Old North Columbus



I  was born in Taiwan, but moved to the United States when I was 2 ½ years old. I use to think how insane it was that out of all the states to choose from, my parents decided that Ohio was the place to be. Who wouldn’t want to experience extremely hot summers and road freezing winters?   I grew up in Dublin, which is like the suburb of Columbus. It is a nice city that seemed all too sterile. After grade school and graduation, my escape from this place was so close I could taste it. I ended up attended college at The Ohio State University and what I tasted at first was bitterness, but soon turned into sweetness, much like a grapefruit. What I thought would be pure dread for the next four years of my life soon became appreciation and admiration; I’m super weird I know.

When I first started attending OSU, I began realizing that I’ve visited certain parts of campus before, more specifically Old North Columbus. I was experiencing déjà vu on a daily basis until it finally clicked in my head that I had been coming to this district ever since I was a child. In fact, I attended Chinese School every weekend for 12 years in same old historic high school that sits on the corner of Arcadia and High street.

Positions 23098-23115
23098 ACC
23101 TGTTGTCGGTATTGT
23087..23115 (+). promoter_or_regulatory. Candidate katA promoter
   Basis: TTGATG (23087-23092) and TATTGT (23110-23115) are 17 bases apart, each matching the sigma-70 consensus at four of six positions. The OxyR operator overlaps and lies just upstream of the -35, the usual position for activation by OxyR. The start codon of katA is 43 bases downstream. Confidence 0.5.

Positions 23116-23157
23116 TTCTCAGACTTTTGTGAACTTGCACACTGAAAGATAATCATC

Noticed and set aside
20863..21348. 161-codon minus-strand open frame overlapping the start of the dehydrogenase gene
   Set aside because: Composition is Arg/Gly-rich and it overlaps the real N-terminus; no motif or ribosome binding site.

Ah, but it doesn’t stop there! For the first 10 years of my life, I received my haircuts at the Santarelli Barber Shop, and these Asian grocery stores seem all too familiar as well. I guess I spent the last 15 years of my life day dreaming through all my weekend commutes to Columbus. Old North Columbus is a special area to me. I’ve unintentionally spent almost my entire life in this rather small district. I guess something about keeps luring me back, and honestly, I still have no idea what it is.

My Grandmother is extremely dear to me. In fact, a majority of my interests are strongly influenced by her. I often times view see her has my very own mother, not by choice but by circumstance. My parents worked very hard day and night when I was young to make our immigration work as comfortable as possible for us. Interaction between my parents and I were minimal at best, but I understood why. My Grandma raised me everyday as my parents worked. I remember following her around everyday watching her cook, garden, and clean. She was also a very crafty and frugal woman. If you give her some wire and string, I believe she can fix anything. Her daily tasks started influencing my interests at a young age. I wanted to help her cook, garden, and fix things, which at the time seemed fun, mimicking her daily ritual and viewing it as a game.

I soon realized that these tasks all boiled down to the idea of creating something, whether it is making dumplings from scratch or growing leeks in the garden. We were creating something from nothing, much like our lives here in America.